For the uninitiated, IBRIX can be either

  1. A network-based filesystem using the IBRIX client and protocol
  2. Also accessible using NFS or CIFS
  3. SAN-based parallel filesystem

The product’s claim to fame is it’s scalability and performance (realized by adding extra nodes “hot”). Their most famous client is probably Pixar, they replaced a ton of NetApp boxes with an IBRIX cluster and realized huge performance benefits and vastly reduced costs. I always liked cool filesystem technologies and this definitely falls under the realm of “cool”. Some highlights based on notes I took on my Blackberry during the session and questions I asked:

  • No limits on filesystem size (they have deployed single namespace filesystems several PB in size).
  • 300mb/s read, 200mb/s write on small box per node. Bigger boxes can do 1.2GB/s per node, of course your storage needs to be able to keep up.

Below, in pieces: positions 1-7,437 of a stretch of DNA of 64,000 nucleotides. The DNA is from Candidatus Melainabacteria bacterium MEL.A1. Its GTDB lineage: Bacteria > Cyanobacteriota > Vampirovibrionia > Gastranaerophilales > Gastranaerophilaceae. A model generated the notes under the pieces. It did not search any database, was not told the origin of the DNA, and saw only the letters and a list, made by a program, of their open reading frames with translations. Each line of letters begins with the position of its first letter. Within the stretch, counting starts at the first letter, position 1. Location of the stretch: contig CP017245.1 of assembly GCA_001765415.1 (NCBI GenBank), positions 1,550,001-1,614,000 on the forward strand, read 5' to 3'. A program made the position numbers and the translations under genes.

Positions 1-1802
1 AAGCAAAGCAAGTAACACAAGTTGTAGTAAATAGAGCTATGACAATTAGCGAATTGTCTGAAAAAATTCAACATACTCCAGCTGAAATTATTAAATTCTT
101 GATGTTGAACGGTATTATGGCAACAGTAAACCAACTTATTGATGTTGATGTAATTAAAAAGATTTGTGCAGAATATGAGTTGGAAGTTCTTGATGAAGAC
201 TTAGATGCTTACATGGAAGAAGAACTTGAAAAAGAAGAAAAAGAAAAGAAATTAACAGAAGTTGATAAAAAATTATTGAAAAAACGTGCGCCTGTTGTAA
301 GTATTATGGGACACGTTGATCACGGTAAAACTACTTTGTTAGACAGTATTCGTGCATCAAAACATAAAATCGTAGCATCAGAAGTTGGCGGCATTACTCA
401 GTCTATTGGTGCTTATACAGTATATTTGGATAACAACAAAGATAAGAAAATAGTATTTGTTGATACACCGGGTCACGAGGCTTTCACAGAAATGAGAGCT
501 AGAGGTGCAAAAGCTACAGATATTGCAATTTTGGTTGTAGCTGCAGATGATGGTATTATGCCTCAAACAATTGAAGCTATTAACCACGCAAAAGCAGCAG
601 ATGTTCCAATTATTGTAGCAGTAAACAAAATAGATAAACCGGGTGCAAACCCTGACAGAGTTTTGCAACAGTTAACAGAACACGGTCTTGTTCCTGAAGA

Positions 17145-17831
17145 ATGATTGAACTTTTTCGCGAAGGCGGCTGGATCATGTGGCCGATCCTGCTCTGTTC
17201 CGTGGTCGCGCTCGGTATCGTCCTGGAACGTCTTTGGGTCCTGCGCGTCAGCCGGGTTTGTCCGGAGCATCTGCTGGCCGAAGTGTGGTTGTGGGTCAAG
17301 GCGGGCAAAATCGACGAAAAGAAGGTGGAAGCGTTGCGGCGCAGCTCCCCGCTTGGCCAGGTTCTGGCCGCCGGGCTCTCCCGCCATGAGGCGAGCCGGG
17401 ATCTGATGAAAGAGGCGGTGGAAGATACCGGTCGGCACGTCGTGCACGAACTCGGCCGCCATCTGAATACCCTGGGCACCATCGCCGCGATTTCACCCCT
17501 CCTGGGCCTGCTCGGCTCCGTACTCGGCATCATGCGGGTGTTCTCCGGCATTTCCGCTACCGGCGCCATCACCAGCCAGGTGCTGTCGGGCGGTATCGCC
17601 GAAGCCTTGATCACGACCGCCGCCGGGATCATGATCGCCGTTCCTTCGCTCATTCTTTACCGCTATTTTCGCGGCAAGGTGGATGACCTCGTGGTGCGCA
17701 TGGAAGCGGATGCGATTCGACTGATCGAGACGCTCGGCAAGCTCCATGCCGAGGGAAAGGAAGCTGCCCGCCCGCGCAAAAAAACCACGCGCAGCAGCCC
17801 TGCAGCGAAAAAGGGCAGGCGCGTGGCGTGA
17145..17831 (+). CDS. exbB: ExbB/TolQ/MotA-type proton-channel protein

• No limit on the number of nodes.
  • Automatic rebalancing of data over time. When you add new disk you rebalance to keep things humming.
  • Dedicated ibrix backup node, works with 3rd party backup SW, can have many backup servers for backup speed.
  • Has snaps now (global), this was a failing of the product before since it was lacking snapshots.
  • No real limit on the number of files per FS.
  • Biggest file size they have tested on production is an 8TB file, no software limit.
  • Nodes use FC to access storage, clients use Ethernet.
  • Client on Windows or Linux, otherwise general NFS and CIFS. Client is fastest.
  • Your prod servers can be the ibrix nodes but very compute-intensive. They recommend the client (IP-based, bonded). or get an 8-core box.
  • There is no single lock manager – this is the coolest thing. There is global metadata and global locking, all nodes participate equally.
  • How are node failures handled? All nodes interchangeable. All see same storage. Storage allocated to remaining servers if you lose a node.
    Can lose all but 1 server.
  • Back-end storage size per node? Unlimited.